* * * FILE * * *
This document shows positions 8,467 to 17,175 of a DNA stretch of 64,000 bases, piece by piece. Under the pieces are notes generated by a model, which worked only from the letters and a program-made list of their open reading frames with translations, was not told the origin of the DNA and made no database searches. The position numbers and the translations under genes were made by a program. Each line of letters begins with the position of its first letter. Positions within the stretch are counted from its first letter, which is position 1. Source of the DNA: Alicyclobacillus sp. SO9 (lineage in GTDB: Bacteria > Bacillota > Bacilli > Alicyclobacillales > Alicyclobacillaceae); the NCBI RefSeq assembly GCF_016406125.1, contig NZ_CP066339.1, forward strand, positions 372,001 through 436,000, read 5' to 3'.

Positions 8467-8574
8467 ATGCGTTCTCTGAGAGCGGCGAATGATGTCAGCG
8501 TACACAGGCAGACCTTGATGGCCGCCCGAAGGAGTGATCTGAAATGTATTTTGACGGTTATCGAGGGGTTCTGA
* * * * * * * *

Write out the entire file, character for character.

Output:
This document shows positions 8,467 to 17,175 of a DNA stretch of 64,000 bases, piece by piece. Under the pieces are notes generated by a model, which worked only from the letters and a program-made list of their open reading frames with translations, was not told the origin of the DNA and made no database searches. The position numbers and the translations under genes were made by a program. Each line of letters begins with the position of its first letter. Positions within the stretch are counted from its first letter, which is position 1. Source of the DNA: Alicyclobacillus sp. SO9 (lineage in GTDB: Bacteria > Bacillota > Bacilli > Alicyclobacillales > Alicyclobacillaceae); the NCBI RefSeq assembly GCF_016406125.1, contig NZ_CP066339.1, forward strand, positions 372,001 through 436,000, read 5' to 3'.

Positions 8467-8574
8467 ATGCGTTCTCTGAGAGCGGCGAATGATGTCAGCG
8501 TACACAGGCAGACCTTGATGGCCGCCCGAAGGAGTGATCTGAAATGTATTTTGACGGTTATCGAGGGGTTCTGA